October 24, 2010

Recovery in Layers: From Onions to the Bark of My Tree....

Today's CTC reading begins,   "The process of recovery in Al-anon has been likened to peeling an onion. We peel away a layer at a time, often shedding a few tears as we do."

I've been comfortable with onions, and tears, but I also like looking at recovery as a growth process.  The author chose a metaphor centered around the bark of a birch tree (I almost wrote "birth" tree just now, interestingly.) 

Many trees are like birches, whose bark peels away as the tree grows.  I remember a Pacific Madrone tree, that I considered to be mine as a child. I can still recall it growing out of its peeling reddish bark each fall. "[Bark] is necessary for protection, yet as the tree grows, the bark peels away gradually of its own accord. If it is removed prematurely--by a deer scraping his antlers or a porcupine searching for food--the tree is wounded and becomes vulnerable to infection, fungus and insects."

As a nature-lover, I am like "wow" at the whole scene depicted in those sentences.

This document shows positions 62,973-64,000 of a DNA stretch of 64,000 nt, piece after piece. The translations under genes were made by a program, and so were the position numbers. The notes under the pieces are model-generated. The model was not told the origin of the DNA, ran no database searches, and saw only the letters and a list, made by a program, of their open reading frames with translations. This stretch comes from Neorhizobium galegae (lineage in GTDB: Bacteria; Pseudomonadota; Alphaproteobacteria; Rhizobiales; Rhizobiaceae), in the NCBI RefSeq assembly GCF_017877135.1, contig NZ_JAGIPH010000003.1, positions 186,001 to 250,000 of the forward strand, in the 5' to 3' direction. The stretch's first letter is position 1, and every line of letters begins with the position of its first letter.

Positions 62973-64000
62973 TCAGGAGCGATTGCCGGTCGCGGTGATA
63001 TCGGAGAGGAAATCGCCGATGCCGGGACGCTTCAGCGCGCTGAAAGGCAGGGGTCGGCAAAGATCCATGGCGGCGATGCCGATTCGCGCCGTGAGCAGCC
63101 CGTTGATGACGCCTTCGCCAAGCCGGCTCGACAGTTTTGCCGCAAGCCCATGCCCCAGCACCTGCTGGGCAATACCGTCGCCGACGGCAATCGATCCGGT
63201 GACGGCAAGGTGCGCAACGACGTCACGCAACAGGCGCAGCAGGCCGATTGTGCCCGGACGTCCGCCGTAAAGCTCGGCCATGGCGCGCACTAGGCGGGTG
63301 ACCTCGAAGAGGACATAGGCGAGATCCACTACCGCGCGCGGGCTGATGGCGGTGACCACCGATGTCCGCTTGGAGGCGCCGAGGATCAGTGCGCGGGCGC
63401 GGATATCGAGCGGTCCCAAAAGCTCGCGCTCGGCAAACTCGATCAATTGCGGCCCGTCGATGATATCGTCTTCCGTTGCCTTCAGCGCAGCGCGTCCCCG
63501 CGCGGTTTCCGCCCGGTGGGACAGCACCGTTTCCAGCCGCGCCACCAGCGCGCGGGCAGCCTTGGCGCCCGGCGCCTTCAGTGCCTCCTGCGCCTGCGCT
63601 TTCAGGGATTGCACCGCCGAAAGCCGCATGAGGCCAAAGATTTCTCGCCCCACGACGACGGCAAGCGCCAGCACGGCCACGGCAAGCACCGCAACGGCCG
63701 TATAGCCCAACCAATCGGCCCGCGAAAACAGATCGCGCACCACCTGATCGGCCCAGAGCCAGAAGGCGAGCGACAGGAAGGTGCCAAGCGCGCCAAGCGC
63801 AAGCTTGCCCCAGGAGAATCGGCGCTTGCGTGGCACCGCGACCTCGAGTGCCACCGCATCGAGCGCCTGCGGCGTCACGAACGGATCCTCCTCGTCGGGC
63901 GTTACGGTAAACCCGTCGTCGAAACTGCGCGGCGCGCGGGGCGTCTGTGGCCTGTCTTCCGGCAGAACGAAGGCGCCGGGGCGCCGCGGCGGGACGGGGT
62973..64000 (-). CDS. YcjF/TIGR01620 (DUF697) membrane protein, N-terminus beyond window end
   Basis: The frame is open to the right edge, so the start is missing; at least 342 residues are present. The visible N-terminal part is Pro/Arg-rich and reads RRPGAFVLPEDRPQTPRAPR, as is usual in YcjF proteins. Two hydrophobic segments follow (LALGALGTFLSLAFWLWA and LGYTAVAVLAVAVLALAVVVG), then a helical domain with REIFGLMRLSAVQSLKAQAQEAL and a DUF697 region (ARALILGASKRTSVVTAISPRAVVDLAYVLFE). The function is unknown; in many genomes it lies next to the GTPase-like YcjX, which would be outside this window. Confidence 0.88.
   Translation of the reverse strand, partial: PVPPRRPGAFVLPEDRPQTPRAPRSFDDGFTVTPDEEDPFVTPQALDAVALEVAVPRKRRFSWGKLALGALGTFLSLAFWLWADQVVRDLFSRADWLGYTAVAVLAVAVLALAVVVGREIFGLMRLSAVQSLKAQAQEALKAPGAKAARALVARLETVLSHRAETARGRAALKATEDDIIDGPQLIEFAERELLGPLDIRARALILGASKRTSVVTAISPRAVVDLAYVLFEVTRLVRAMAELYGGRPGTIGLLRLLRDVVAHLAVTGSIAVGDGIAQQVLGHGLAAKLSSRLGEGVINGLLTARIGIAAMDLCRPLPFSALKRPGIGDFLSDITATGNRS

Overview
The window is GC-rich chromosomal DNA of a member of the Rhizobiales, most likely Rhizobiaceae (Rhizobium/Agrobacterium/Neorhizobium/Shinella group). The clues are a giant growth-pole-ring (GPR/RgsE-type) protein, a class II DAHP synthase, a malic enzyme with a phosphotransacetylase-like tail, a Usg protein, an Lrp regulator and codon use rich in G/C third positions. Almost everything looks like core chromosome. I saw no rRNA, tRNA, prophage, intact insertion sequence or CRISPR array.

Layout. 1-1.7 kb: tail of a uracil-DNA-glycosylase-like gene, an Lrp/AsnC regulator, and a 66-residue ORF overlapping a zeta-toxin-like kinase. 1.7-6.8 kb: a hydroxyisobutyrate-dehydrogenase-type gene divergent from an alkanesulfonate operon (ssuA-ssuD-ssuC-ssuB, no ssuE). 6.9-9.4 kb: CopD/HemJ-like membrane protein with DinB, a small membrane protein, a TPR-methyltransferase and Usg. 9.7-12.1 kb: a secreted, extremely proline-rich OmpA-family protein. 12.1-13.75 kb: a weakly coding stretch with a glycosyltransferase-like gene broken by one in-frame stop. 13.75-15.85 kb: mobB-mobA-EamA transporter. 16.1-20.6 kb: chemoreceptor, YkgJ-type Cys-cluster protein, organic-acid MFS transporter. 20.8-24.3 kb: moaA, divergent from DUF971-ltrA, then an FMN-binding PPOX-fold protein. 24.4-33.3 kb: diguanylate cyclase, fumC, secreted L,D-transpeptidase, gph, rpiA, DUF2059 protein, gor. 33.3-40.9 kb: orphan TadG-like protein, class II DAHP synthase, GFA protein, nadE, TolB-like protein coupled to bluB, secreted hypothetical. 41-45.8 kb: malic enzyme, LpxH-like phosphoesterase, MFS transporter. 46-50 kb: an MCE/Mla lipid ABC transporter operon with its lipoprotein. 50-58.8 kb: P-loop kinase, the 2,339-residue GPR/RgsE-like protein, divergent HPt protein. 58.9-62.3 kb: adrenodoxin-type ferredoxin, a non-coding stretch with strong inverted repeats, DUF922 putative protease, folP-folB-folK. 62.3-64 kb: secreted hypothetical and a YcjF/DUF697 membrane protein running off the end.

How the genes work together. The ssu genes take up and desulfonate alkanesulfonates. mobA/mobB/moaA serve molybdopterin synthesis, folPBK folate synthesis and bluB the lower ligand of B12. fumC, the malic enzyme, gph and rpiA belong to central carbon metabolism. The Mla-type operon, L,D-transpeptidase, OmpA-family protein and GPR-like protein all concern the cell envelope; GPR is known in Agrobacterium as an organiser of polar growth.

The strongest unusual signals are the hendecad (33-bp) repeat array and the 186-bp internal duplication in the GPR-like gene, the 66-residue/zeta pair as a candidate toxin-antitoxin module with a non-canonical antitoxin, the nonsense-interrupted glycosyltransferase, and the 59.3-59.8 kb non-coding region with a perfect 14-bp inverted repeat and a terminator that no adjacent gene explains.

The words of the reading are so apropos to me that I cannot think of anything different to add or take away:

"Like the birch tree, I can be wounded if I am prematurely stripped of my defenses. Most of us have spent a significant amount of time trying to cope with these wounds from the past rather than growing and changing. But [here] I am encouraged to grow at my own pace. As I do, I find some of my defenses and ideas too tight, too limiting.  And so I slough them off, just as the birch releases its old skin. They are no longer needed."

It is my nature to heal and to grow. Change comes best without my forcing it. Willingness really does work. Help me to realize that "when I am ready, the changes will come easily."

The following is a bit off-topic, but  harkens to my best inner teachers, nature and the woods.

I went to the woods because I wished to live deliberately, to front only the essential facts of life, and see if I could not learn what it had to teach, and not, when I came to die, discover that I had not lived.  ~Henry David Thoreau 

1 comment:

  1. I too want "to live deliberately. I find nature is my best teacher; it challenges me to live fully too, and honestly. Too it offers great writing metaphors: sight, scent, sound...


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